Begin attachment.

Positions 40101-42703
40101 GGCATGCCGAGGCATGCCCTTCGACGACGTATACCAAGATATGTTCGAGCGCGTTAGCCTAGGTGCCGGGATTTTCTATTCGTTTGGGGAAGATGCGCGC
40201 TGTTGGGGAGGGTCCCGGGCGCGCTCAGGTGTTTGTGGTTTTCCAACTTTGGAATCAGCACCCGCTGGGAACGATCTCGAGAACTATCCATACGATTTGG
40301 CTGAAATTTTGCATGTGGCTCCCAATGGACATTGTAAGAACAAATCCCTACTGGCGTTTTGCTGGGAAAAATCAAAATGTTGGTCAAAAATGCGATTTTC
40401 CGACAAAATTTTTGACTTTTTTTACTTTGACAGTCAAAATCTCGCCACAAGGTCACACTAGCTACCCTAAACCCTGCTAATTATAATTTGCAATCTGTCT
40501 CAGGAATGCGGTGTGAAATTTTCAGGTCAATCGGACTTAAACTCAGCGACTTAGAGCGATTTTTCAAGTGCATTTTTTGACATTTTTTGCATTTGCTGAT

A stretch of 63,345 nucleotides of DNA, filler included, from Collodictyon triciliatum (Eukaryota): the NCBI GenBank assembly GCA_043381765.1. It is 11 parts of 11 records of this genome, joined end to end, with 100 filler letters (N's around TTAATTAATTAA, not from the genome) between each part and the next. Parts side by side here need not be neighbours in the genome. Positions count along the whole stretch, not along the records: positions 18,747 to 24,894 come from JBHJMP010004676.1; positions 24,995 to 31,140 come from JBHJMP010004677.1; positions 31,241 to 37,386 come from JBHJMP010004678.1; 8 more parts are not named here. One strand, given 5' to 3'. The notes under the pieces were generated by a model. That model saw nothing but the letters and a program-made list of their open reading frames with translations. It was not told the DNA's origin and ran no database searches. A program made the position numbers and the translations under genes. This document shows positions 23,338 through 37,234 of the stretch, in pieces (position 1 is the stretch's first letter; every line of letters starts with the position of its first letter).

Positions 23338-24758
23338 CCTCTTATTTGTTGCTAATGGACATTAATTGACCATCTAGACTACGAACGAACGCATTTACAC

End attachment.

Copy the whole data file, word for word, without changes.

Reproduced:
Positions 40101-42703
40101 GGCATGCCGAGGCATGCCCTTCGACGACGTATACCAAGATATGTTCGAGCGCGTTAGCCTAGGTGCCGGGATTTTCTATTCGTTTGGGGAAGATGCGCGC
40201 TGTTGGGGAGGGTCCCGGGCGCGCTCAGGTGTTTGTGGTTTTCCAACTTTGGAATCAGCACCCGCTGGGAACGATCTCGAGAACTATCCATACGATTTGG
40301 CTGAAATTTTGCATGTGGCTCCCAATGGACATTGTAAGAACAAATCCCTACTGGCGTTTTGCTGGGAAAAATCAAAATGTTGGTCAAAAATGCGATTTTC
40401 CGACAAAATTTTTGACTTTTTTTACTTTGACAGTCAAAATCTCGCCACAAGGTCACACTAGCTACCCTAAACCCTGCTAATTATAATTTGCAATCTGTCT
40501 CAGGAATGCGGTGTGAAATTTTCAGGTCAATCGGACTTAAACTCAGCGACTTAGAGCGATTTTTCAAGTGCATTTTTTGACATTTTTTGCATTTGCTGAT

A stretch of 63,345 nucleotides of DNA, filler included, from Collodictyon triciliatum (Eukaryota): the NCBI GenBank assembly GCA_043381765.1. It is 11 parts of 11 records of this genome, joined end to end, with 100 filler letters (N's around TTAATTAATTAA, not from the genome) between each part and the next. Parts side by side here need not be neighbours in the genome. Positions count along the whole stretch, not along the records: positions 18,747 to 24,894 come from JBHJMP010004676.1; positions 24,995 to 31,140 come from JBHJMP010004677.1; positions 31,241 to 37,386 come from JBHJMP010004678.1; 8 more parts are not named here. One strand, given 5' to 3'. The notes under the pieces were generated by a model. That model saw nothing but the letters and a program-made list of their open reading frames with translations. It was not told the DNA's origin and ran no database searches. A program made the position numbers and the translations under genes. This document shows positions 23,338 through 37,234 of the stretch, in pieces (position 1 is the stretch's first letter; every line of letters starts with the position of its first letter).

Positions 23338-24758
23338 CCTCTTATTTGTTGCTAATGGACATTAATTGACCATCTAGACTACGAACGAACGCATTTACAC